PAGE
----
Tax Reduction Plans
For many businesses, profits vary from year to year. However, with proper planning, even a bad year can be helpful from a tax perspective. Where business deductions exceed gross income, a taxpayer may have a net operating loss (NOL) that can be used to offset income in another tax year, potentially generating a refund of previously paid taxes.
Who May Use an NOL?
NOLs are available to individual business owners, corporations, estates, and trusts. Partnerships and S corporations do not take NOL deductions, though their partners and shareholders may use “passed through” losses on their own returns.
How Is an NOL Applied?
The general rule is that a taxpayer may carry an NOL back two years and forward 20 years, though certain limited exceptions may apply. For example, an individual with an NOL that was caused by a casualty, theft, or disaster may use a three-year carryback period.
In general, the taxpayer will carry back an NOL to the earliest year it can be used and then carry it forward, year by year, until it is used up. The taxpayer may also elect to forego the two-year carryback and carry the loss forward for the 20-year period. However, the general preference is to use an NOL sooner rather than later because a dollar of tax saved today is generally worth more than a dollar saved in the future.
How Is an NOL Calculated?
Calculations of NOLs can be complicated. For example, a noncorporate taxpayer’s NOL is calculated without regard to any personal exemptions or NOLs from other years, and certain deductions for capital losses and nonbusiness items are limited.
If you are tired of overpaying taxes, call 212-631-0320 and ask for Mark Feinsot.
Buy or lease?
It’s a decision many small businesses face. Owning real estate certainly can have advantages, including the opportunity to build equity. But many small businesses in need of space choose the rental route instead.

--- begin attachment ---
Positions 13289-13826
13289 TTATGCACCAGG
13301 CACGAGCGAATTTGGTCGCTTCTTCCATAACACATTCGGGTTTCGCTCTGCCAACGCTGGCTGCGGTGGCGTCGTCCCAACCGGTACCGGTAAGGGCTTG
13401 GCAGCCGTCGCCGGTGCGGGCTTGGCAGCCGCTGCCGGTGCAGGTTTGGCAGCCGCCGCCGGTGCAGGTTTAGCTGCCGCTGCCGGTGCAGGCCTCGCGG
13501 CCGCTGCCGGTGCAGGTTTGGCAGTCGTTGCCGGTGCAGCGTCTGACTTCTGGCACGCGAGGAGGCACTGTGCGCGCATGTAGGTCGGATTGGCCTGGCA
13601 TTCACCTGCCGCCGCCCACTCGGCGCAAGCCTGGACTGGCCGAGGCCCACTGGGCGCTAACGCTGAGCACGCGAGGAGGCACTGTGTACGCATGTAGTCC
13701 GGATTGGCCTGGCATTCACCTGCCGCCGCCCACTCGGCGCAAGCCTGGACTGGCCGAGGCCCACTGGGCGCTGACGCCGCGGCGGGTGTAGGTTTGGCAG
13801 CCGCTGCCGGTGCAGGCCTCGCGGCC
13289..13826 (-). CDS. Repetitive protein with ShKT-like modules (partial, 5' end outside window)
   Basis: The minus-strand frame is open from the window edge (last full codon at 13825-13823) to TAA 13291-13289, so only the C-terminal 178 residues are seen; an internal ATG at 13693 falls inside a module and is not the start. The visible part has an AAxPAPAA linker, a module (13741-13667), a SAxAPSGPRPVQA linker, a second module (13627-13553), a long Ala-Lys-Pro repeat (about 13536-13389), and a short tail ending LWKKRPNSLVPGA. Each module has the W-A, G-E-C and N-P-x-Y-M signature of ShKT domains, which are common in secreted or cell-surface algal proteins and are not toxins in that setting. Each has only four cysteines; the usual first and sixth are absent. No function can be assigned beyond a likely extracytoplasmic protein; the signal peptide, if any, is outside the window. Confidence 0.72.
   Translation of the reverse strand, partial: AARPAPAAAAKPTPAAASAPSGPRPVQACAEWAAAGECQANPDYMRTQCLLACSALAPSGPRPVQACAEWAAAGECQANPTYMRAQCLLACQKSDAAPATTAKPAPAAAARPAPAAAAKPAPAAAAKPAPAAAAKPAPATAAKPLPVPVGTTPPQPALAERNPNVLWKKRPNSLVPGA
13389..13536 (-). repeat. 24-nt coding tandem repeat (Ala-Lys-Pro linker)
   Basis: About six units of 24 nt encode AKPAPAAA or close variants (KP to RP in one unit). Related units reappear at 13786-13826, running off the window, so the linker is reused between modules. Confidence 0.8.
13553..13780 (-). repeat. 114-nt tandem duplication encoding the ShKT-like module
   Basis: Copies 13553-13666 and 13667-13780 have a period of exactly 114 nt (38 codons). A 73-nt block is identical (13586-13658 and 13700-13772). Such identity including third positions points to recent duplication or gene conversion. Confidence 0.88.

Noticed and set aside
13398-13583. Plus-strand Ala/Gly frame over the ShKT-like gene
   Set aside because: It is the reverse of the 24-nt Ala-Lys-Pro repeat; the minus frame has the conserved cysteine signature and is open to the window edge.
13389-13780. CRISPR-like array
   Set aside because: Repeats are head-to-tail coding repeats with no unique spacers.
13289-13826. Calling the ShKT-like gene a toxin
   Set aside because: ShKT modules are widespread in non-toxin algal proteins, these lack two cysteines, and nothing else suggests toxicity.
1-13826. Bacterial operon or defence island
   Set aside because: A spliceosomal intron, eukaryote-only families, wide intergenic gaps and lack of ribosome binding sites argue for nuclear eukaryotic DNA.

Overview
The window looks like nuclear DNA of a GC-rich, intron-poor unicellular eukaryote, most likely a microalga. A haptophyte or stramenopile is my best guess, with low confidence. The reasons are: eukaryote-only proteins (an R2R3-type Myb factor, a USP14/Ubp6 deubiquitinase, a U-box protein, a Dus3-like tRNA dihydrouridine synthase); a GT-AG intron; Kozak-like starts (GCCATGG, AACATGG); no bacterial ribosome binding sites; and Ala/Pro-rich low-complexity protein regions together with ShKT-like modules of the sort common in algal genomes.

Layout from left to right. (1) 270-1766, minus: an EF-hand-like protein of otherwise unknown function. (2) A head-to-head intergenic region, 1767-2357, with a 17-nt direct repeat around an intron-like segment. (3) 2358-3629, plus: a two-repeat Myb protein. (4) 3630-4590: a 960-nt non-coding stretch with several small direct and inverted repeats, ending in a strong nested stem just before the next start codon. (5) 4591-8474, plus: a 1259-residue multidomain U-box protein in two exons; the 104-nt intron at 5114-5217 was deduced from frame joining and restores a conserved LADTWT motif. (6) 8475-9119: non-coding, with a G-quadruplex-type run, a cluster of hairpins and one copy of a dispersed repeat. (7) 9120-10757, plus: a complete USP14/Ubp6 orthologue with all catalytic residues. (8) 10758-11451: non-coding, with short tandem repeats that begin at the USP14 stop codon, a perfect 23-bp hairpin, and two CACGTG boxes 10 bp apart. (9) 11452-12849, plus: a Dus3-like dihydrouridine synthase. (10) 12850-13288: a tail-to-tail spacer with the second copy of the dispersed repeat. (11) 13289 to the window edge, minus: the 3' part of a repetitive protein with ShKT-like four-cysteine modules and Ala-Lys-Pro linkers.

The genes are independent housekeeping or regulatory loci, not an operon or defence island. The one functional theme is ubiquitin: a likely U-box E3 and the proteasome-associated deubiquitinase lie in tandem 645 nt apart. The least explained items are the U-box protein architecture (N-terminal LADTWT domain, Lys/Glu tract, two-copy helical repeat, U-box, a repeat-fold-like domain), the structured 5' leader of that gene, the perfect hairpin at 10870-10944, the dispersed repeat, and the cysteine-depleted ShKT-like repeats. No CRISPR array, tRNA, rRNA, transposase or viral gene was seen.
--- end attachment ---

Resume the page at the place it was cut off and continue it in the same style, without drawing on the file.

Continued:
Cash Flow Considerations
By leasing, a company can avoid taking on debt to acquire a property. Less debt on the balance sheet may allow the company to finance other things, such as receivables or inventory and equipment purchases. And the upfront cash commitment needed to enter a lease agreement may be much lower than the down payment required for a property purchase.
If your business is looking around for the right rental location, here are a few suggestions to keep in mind. Not all of these tips are appropriate for all businesses, but some may help you get a lead on a good spot — and a good deal.
- Find an eager landlord. Rental spots that have been on the market for a while could have some negative features, but they may be worth a look. If you find a location that suits you, you might also find a landlord who is anxious to negotiate.
- Think about the term. A long-term lease locks in your rental rate — and that can be an advantage if you expect the market to trend upward. But leasing for short periods is often less expensive than leasing for longer periods. If your business is in its formative years, significant changes may lie ahead, so a short-term arrangement could be more practical, too. Adding an “option to renew” clause can help keep your costs down and your options open.
- Divide and conquer. Could you make do with two smaller spaces instead of one large space? The more flexible you can be, the better your chances of finding a good deal.
- Check rental comps. Commercial property markets can be very localized. Rents may vary considerably between one locality and another just a few miles away. Unless you’re limited to a specific location, compare rates in several areas.
In New York City, the lease vs buy dilemma is understandably common.
If you are tired of overpaying taxes, call 212-631-0320 and ask for Mark Feinsot. We have two offices in Midtown Manhattan to better service you. Our initial consultation is free.
Mark E. Feinsot, CPA is a New York City CPA Accounting firm servicing all types of businesses and high net worth individuals. We are QuickBooks Certified ProAdvisors to better service small businesses. For additional expertise, we also specialize in dental practice accounting, law firm accounting, aviation accounting and high net worth accounting.